If you have a voltmeter you can check if the battery is overcharging - on a bright sunny day measure the voltage and if it is anything over 13.7 yes, disconnect the panel. If you don't have a regulator they are about £20 from the usual suspects, and easy to wire in. What is the wattage of your panel?
        All streams flow to the sea, yet the sea is never full. Ecclesiastes Ch 1

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          #49


          Doblo7 Paul

          Re Solar Panel as gasgas says that is the function of the charge controller. I think it may damage your solar panel running it in what is effectively "Open circuit" mode.
          I have used solar panels since 2012 and they have never been switched off. The charge controller does the same job as the voltage regulator on the altenator cuts out when the battery reaches max voltage 14.5volts

          Jon
          Support the NHS go to Just Giving

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            #50
            Thanks folks. I have just checked the instrument panel and I see that I HAD inadvertently left the solar panel on charge: it was registering 2.8 amps with the weather overcast, and the leisure battery voltage is at the top of the scale. The voltmeter is unfortunately not numbered whereas the ammeter is a good one and is numbered but it somewhat dominates the panel. I know the correct wiring with a controller should keep everything in good order. I put the stuff in and it's been there working well for eight years, so it should be working ok now.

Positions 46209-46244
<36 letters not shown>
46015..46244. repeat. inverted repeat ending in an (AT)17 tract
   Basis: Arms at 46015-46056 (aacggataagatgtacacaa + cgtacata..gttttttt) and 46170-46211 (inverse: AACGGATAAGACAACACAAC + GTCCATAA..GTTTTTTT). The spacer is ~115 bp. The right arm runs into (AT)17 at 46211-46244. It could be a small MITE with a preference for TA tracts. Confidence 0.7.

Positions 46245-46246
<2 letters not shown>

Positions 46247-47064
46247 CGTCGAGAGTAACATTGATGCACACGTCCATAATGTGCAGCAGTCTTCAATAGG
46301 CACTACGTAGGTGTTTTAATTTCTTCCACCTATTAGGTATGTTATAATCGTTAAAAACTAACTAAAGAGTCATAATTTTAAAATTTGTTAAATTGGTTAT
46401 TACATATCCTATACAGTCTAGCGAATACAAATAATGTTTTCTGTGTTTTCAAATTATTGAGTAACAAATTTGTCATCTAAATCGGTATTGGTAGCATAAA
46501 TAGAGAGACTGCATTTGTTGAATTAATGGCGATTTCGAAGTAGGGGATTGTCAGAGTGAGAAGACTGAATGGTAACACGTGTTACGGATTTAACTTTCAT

When I leave the van for long periods as now I prefer to turn the panel off, but it probably isn't necessary. Let's hope that not too far ahead we will be able to get out in our vans and put them to their intended use.

            Paul.
            Seek to make a virtue of necessity.

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              #51
              Amazed to see this thread resurrected! Happy memories. We had our little red VW van then, and our lovely scottie dog.
              Mary

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                #52
                Originally posted by Vanderella View Post
                Amazed to see this thread resurrected! Happy memories. We had our little red VW van then, and our lovely scottie dog.
                And we’ve got happy memories of seeing you, JohnF and of course who could forget FloraDora, at our meets.
                Graham
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                  #53
                  It is illegal to park overnight in the Lake district national Park .we were stopped on two Rough car parks all day the travelling warden made it clear what would happen if we stayed over night ....When I was working I would see camper vans parked up in tucked away places and see all the rubbish they left behind .
                  BuzznDave